The Tahirih Justice Center and the Equal Justice Center did not immediately respond to requests for comment.

Abbott and Paxton’s actions come a week before the scheduled end of Title 42, a public health designation that allows American border agents to quickly return migrants to Mexico without allowing them to apply for asylum. The Trump administration invoked Title 42 in 2020 to contain the spread of COVID-19, and it was kept in place by President Biden despite opposition from Democrats and several immigrant rights organizations.

Last month, a federal judge ruled the policy was “arbitrary and capricious” and ordered the Biden admiration to stop enforcing it. The White House has appealed the decision, but without action from the courts soon, the policy will end on Dec. 21.

Nowhere to go

Though they didn’t know what the week – or even the next day – had in store, Henri said he was still grateful to have finally made it to the United States after a near two-week trek.

“I can’t complain about my life. I am where I want to be, where the [Lord] brought me,” he said.

When asked where they would go later or where they would sleep, Henri simply responded: “Where we can. But I am not going to complain.”

Henri and Irene said they were both seeking asylum in the United States, which is legal, though they acknowledged it would be a long and difficult process. When asked about their court hearing before an immigration judge, the first step in what could be a yearslong process, they both shrugged.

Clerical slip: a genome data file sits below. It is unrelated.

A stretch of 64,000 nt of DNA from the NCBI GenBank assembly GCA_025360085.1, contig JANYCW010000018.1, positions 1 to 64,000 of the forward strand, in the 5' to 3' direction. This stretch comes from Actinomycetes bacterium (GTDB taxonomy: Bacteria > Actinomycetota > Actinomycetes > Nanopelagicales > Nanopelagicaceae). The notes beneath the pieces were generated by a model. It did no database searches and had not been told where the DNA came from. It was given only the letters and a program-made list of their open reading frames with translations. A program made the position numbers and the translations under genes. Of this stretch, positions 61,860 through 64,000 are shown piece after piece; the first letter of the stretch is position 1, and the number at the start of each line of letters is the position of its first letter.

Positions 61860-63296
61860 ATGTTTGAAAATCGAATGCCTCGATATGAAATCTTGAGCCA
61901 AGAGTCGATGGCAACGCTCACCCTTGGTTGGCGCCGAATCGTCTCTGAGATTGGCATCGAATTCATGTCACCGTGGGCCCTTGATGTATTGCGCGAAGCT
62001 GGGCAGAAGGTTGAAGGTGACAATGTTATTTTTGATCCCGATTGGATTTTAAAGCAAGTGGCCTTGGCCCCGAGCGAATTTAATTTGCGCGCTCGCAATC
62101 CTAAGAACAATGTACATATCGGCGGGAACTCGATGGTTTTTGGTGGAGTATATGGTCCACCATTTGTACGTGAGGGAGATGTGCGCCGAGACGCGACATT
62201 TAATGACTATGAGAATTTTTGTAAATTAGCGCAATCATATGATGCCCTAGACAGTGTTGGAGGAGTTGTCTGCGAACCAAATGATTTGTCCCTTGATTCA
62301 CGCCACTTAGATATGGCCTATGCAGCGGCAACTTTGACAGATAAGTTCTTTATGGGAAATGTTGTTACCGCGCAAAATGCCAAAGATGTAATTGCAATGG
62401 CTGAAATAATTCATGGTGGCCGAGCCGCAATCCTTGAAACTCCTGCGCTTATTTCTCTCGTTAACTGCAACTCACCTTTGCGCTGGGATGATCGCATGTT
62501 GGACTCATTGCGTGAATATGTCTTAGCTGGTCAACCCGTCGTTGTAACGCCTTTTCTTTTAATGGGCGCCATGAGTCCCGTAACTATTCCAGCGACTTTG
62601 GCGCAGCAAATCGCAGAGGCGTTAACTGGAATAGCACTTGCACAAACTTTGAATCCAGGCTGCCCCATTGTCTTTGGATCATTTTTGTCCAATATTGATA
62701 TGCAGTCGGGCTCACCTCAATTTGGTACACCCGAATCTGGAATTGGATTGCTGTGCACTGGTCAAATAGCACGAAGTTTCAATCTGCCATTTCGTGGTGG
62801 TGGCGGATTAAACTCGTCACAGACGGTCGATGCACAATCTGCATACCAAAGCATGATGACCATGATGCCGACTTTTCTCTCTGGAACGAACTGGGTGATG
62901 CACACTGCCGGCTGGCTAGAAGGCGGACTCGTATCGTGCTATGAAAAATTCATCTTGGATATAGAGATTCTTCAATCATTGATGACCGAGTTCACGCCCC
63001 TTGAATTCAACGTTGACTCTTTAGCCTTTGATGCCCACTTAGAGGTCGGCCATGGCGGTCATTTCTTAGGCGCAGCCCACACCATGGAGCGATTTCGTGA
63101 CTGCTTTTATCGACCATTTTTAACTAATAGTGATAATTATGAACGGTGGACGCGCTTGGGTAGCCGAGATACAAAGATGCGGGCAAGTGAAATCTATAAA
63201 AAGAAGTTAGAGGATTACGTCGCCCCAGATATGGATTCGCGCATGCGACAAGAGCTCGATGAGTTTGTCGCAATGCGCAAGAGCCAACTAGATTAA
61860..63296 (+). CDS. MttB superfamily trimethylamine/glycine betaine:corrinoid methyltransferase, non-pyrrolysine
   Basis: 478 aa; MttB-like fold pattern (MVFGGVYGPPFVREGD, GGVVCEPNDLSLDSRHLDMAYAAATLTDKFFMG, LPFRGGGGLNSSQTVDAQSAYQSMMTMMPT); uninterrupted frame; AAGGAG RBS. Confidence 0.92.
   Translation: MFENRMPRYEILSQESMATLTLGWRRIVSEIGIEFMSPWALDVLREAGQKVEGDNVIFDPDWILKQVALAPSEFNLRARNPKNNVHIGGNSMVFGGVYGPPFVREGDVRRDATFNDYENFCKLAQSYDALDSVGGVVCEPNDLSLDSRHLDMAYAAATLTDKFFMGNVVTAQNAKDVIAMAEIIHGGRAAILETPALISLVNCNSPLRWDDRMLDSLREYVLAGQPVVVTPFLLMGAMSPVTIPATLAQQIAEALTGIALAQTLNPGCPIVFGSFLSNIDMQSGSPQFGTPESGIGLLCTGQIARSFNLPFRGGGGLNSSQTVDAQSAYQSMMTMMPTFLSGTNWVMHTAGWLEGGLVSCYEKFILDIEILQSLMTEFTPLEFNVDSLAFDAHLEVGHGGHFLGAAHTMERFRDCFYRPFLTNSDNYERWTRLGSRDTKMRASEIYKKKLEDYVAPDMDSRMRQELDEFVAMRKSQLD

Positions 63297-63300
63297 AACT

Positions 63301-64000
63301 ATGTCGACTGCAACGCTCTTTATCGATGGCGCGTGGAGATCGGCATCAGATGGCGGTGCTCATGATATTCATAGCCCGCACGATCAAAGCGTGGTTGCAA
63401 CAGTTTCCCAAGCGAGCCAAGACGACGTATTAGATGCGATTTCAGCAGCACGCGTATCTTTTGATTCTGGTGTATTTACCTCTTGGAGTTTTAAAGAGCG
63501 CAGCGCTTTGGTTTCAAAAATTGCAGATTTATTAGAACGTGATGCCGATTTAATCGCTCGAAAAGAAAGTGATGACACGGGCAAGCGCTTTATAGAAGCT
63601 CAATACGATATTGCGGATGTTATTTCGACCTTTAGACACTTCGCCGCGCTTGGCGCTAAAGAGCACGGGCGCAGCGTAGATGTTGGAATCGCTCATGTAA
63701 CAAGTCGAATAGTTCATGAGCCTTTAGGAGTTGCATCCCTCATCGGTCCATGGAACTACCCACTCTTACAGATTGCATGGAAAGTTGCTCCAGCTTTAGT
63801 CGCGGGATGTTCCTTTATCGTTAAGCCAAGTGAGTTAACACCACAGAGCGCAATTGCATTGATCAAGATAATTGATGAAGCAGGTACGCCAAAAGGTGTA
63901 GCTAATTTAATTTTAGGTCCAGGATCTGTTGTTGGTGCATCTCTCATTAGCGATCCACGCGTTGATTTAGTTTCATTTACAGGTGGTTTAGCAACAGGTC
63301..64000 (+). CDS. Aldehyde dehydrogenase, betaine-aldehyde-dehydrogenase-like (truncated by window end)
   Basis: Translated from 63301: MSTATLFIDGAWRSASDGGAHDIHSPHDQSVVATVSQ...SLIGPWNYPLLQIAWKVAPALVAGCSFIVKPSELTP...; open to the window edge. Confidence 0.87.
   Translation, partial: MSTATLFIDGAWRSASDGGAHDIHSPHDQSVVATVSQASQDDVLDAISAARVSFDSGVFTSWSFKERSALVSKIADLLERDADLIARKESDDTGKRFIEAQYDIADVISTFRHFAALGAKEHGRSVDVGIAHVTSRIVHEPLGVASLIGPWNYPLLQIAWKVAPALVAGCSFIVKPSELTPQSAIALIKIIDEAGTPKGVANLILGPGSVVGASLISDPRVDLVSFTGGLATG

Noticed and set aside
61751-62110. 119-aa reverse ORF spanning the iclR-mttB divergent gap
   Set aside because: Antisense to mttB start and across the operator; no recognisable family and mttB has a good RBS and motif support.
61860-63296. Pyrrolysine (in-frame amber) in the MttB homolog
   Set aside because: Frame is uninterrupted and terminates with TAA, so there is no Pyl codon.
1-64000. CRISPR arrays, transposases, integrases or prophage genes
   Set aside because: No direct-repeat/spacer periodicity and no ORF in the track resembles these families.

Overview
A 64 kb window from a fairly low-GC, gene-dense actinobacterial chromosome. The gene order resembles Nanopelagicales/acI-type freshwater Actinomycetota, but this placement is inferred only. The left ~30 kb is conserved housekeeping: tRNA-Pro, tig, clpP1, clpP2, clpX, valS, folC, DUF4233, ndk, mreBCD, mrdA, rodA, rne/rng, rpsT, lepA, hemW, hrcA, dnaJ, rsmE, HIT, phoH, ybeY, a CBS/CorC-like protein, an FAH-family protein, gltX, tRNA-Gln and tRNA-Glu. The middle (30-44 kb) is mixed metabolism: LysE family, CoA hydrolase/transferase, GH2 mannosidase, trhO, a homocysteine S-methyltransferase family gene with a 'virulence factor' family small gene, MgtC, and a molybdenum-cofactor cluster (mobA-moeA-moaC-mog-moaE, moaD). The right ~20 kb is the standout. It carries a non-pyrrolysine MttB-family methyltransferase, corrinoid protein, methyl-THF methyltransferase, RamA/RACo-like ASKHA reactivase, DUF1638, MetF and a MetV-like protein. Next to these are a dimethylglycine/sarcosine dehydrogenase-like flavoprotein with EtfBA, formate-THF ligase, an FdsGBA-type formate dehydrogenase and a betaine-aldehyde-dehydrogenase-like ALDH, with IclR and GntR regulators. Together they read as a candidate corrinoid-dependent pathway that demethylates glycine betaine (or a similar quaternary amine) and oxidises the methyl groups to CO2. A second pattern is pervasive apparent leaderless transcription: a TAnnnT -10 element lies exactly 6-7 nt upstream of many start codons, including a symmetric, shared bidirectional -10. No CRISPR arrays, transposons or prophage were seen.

“I wasn’t told. They just dropped us off and they didn’t say. But it’s here somewhere,” said Henri, referring to plastic bag holding his documents. “But I haven’t had a chance to” think about that.

Just across the street, where cardboard boxes held more blankets, pillows and clothing free for the taking, Daniel, 19, and Dilon Jose, 20, were in a similar situation.

After traveling from Colombia, they slept under a freeway overpass overnight and hadn’t eaten since early Tuesday, they said.

“We don’t want to stay in El Paso, but we don’t have any money,” Daniel said. “We are waiting to see what happens, or if we’ll be able to find work.”

Both said they weren’t seeking asylum but instead wanted to work for a few years and then return to Colombia. They said they were hopeful that would happen, but their immediate concern was what to do next.

“We’re still frozen, look at my hands,” said Daniel as he held a cigarette with dried and stiff fingers. “We want to travel [north], but we don’t have any money.

Trade woes

In response to the increase in migrants coming into El Paso, the Texas Department of Public Safety said Tuesday it was again conducting “enhanced” safety inspections of tractor-trailers that cross into Texas from Mexico.

The Texas DPS said the agency would not discuss operational specifics but hoped that the inspections “will help deter cartel smuggling activity along our southern border.”

“Cartels do not care about the condition of the vehicles they send into Texas any more than they do about the human lives they cram into tractor-trailers or those lost to a fentanyl overdose,” the agency said in a statement.

In April, Abbott ordered enhanced inspections of commercial vehicles coming into Texas in response to the Biden administration’s plan to end Title 42. The inspections led to delays that exceeded 12 hours at some ports and led to billions of dollars in losses for the state economy. While the scope of the current operation is unclear, frustration is already mounting, the New York Times reported, citing drivers that worried they’d be in line for days.

It was later reported that during the April operation DPS officers found no drugs, weapons or migrants, according to The Texas Tribune. Abbott has maintained the effort was also geared toward vehicle safety.

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Got a tip? Email Julián Aguilar at jaguilar@kera.org.You can follow Julián on Twitter @nachoaguilar.